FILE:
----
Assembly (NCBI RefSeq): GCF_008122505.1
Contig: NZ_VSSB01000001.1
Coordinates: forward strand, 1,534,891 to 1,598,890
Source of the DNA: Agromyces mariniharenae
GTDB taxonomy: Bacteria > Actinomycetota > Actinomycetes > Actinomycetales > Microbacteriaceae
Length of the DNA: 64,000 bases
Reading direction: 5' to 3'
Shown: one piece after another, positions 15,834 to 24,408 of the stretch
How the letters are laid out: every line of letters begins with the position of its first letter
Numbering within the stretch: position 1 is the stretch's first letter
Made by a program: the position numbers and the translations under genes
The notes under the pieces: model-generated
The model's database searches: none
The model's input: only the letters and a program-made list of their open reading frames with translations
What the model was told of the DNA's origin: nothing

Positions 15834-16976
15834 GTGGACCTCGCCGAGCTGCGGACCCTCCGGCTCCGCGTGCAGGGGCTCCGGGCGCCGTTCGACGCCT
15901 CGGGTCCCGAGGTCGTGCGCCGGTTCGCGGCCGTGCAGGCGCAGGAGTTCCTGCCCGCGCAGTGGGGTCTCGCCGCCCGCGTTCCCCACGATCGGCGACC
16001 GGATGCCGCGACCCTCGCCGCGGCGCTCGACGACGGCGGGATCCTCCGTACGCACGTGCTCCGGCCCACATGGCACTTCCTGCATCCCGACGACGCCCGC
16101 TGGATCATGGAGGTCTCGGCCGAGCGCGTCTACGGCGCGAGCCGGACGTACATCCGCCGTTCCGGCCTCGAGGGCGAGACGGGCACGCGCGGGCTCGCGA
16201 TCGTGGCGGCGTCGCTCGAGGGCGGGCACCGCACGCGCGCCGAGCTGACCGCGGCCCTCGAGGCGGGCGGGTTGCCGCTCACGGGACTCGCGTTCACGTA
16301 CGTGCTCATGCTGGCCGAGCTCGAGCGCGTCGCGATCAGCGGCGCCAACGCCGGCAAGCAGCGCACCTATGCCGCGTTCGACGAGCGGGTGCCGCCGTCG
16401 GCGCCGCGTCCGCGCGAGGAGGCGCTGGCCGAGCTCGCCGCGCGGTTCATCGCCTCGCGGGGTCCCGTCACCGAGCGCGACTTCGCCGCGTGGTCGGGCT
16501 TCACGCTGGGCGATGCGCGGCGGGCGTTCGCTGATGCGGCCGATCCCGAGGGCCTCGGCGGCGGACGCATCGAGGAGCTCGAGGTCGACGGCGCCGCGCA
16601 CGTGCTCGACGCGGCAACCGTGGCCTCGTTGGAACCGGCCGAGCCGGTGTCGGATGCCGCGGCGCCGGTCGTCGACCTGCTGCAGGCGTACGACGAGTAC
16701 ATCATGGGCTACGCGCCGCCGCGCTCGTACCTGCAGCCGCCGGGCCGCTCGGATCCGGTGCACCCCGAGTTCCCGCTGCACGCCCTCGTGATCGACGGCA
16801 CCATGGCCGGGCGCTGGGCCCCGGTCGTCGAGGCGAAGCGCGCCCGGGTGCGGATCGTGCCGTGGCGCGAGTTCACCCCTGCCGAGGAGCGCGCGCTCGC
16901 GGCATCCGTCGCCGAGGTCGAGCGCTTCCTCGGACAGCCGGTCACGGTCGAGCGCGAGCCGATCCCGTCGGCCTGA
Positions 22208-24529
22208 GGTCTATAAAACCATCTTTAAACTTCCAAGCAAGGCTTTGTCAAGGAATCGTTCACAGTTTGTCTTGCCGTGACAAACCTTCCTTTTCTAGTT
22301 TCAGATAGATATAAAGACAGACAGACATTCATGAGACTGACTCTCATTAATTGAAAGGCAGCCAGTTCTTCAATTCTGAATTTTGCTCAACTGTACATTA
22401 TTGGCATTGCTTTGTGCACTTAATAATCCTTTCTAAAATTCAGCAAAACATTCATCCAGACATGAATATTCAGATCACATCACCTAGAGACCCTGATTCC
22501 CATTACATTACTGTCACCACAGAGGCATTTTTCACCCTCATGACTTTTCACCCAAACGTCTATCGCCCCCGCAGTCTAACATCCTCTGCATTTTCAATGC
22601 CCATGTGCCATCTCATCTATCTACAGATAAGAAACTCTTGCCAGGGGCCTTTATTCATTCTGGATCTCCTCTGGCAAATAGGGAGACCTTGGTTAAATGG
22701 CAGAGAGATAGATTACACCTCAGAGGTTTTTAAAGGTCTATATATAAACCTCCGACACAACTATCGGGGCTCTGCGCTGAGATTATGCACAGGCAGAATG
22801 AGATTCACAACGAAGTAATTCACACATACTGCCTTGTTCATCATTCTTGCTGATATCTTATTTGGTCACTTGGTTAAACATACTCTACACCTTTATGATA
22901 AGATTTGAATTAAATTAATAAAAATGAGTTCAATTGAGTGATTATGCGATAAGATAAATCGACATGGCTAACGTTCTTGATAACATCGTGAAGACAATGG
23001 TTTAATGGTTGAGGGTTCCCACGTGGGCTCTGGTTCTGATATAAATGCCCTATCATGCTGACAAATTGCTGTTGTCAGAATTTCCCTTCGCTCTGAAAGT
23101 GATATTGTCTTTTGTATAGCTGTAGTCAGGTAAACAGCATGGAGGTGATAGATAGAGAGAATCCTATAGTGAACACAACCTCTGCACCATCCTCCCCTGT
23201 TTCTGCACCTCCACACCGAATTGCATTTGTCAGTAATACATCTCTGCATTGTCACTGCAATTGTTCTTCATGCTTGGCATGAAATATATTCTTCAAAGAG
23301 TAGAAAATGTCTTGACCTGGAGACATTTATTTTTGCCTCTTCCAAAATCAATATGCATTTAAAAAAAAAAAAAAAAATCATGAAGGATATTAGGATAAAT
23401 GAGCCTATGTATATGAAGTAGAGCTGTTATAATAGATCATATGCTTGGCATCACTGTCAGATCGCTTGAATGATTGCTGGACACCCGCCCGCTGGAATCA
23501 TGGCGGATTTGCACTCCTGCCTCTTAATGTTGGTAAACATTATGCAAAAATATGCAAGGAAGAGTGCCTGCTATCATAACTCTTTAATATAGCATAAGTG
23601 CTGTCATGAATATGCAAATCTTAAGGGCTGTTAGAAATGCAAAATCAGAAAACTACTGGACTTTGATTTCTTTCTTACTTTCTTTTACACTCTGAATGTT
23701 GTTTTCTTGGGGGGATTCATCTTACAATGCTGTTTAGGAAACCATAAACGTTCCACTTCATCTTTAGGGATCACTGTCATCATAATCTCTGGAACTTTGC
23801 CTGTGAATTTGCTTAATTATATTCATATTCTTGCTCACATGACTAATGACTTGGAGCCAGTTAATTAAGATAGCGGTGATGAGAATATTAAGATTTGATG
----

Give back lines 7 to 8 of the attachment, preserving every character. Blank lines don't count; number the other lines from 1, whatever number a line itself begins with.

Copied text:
Reading direction: 5' to 3'
Shown: one piece after another, positions 15,834 to 24,408 of the stretch